This past Sunday, with the share buybacks of American corporations at an all-time high, The Washington Post business section ran a major piecedocumenting buybacks’ rise and giving the arguments for and against the practice. And the arguments for, I’m compelled to say, look mighty flimsy.
Those arguments have never been more important, since the Republican tax cut supercharged the irresistible force (greed) that compels CEOs to authorize buybacks—as their pay is commonly linked to the share values that buybacks inflate. And “supercharged” may be understating it: “In February alone,” the Post reported, “U.S. corporations announced a record $150.7 billion in buybacks.”
The problem with buybacks—the problem their defenders are obliged to address—is that they simply funnel corporate profits into shareholders' pockets rather than into investment. The defenders’ argument is that once the shareholder gets a hold of that additional money, he or she invests it in a company that will actually invest it. “That money doesn’t go into a black hole,” Douglas Holtz-Eakin, the doyen of Republican economic advisers, told the Post. “It goes into a financial market somewhere. Another entity uses that money to make investments that kick off a chain of events that leads to higher capital for workers, higher wages, higher productivity.”
“The shareholder,” said John Cochrane, an economist at the right-wing Hoover Institution, “goes and invests it in another company that might have something better to do with it. Money usually takes four or five steps to get anywhere, but eventually the money from the buyback makes its way into the hands of a company that isn’t going to leave it in cash. It’s going to build something new with it.”
There are some problems with these arguments. If buybacks “kick off a chain of events” that eventually lead to higher wages, higher productivity, and more investment, why haven’t we seen higher wages, higher productivity and more investment in the past couple of decades? After all, we’ve had a decade of record-high buybacks—by University of Massachusetts economist William Lazonick’s calculations, virtually all the profits of the Fortune 500 from 2005 to 2015 went to share buybacks and dividends, even as productivity slowed and wages stagnated.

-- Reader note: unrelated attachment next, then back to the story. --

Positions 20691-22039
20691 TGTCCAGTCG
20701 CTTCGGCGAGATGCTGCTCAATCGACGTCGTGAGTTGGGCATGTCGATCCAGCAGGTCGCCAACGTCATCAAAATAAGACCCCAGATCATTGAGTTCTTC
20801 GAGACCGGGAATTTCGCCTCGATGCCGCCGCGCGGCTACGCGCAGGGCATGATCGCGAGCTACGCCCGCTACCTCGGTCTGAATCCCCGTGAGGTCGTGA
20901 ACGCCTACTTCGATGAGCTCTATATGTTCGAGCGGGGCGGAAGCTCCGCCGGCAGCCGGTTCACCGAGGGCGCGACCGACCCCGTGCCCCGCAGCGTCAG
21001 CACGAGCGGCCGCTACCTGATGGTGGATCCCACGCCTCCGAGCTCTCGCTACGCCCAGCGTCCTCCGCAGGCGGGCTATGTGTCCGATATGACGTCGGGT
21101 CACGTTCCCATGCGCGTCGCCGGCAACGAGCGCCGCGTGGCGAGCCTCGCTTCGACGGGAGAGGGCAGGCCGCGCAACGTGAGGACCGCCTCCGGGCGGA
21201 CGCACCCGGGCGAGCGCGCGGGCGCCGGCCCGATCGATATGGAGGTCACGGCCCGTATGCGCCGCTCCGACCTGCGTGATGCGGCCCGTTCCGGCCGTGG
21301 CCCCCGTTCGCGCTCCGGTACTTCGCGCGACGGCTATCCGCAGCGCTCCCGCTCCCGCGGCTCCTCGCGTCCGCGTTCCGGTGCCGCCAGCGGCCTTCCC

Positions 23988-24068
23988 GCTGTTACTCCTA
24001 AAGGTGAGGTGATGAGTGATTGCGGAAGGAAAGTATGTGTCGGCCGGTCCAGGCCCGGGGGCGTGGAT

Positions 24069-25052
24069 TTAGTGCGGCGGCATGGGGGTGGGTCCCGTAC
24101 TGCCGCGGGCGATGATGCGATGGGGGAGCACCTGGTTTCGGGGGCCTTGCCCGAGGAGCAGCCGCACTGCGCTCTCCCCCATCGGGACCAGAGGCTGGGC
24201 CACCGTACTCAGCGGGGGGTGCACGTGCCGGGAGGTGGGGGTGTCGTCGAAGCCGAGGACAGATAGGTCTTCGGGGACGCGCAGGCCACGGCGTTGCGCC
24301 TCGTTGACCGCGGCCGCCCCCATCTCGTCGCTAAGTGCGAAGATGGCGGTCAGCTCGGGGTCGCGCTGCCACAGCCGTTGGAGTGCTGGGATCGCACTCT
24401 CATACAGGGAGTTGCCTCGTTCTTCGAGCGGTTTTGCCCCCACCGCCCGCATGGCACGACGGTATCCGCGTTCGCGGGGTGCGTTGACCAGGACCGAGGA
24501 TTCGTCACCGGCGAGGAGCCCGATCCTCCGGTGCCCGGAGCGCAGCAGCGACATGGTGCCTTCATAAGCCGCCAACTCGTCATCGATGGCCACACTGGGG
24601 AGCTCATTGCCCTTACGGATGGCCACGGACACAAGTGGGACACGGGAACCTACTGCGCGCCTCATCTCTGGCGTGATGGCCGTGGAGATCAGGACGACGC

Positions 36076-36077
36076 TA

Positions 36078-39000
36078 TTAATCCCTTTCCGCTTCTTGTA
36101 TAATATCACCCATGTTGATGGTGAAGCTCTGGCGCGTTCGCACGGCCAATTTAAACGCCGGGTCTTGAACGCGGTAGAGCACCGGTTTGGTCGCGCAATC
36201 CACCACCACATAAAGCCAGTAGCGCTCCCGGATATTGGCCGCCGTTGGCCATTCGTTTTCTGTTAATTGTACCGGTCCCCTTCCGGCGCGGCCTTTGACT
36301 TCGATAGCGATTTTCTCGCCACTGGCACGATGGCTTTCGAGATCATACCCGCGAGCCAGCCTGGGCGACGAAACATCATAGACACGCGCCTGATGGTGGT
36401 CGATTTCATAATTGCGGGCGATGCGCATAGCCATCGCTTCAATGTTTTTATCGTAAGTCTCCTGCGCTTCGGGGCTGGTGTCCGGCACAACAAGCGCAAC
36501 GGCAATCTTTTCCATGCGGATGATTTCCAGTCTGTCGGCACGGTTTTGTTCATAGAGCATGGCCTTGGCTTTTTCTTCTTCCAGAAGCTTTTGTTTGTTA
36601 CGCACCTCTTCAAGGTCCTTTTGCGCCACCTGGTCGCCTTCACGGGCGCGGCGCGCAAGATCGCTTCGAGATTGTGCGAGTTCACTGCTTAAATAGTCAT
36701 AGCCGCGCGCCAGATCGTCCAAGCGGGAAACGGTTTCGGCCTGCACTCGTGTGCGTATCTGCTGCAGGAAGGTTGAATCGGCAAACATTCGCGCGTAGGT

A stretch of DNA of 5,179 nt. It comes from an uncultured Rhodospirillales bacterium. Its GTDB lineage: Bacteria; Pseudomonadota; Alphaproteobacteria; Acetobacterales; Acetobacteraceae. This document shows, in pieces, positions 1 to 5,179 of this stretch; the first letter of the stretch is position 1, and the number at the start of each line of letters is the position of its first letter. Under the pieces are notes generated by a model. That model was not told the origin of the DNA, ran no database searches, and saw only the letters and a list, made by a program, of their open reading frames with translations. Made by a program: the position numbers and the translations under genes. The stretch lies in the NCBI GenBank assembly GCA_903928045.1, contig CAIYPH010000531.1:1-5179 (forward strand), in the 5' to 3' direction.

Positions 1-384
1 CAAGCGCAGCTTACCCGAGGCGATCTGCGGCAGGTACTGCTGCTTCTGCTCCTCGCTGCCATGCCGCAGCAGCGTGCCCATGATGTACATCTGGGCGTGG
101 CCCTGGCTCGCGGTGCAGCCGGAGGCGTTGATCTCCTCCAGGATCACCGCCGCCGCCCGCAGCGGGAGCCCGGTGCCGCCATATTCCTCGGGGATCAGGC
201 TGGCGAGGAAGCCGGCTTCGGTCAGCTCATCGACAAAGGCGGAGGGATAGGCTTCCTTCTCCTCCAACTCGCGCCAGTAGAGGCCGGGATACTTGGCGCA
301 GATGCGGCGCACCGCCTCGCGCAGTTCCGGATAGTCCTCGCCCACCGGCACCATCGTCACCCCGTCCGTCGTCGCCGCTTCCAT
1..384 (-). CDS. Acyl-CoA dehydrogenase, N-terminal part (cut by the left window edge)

Indeed, in dismissing the case against buybacks, Cochrane actually makes a pretty convincing case against their utility. Why does it take “four or five steps” for a shareholder’s investment to actually reach a corporation that invests its funds in something productive? Could it be that a shareholder who has pocketed the buybacks from corporation A—whose CEO felt compelled to issue the buyback lest his company’s stock lag behind the competition—goes and invests it in corporation B, whose CEO is under the identical pressure to boost his share price by buying back shares as the CEO at corporation A was? And so are the CEOs at corporations C and D, which is why it may take five steps, or more, to find a company that actually will invest some of its cash. And who’s to say that our shareholder doesn’t actually seek out corporations that reward shareholders through buybacks rather than corporations that divert those funds into long-term investments? That’s certainly the modus operandi of our activist investors.
To read and ponder the Holtz-Eakin and Cochrane defense of buybacks is to be compelled to conclude that if we truly want to boost productive investment, we need to tax those profits on which American corporations are comfortably nestled (our public corporations, the Post reports, currently have $4.9 trillion in cash) and use the proceeds for public investment. If we truly want to boost workers’ wages—and with $4.9 trillion on hand, the corporate sector appears to be able to do that—we should simply eliminate all obstacles to those workers forming unions.
The Post piece, then, has performed an invaluable service. By publishing these defenses of share buybacks, it has made clear that share buybacks are indefensible.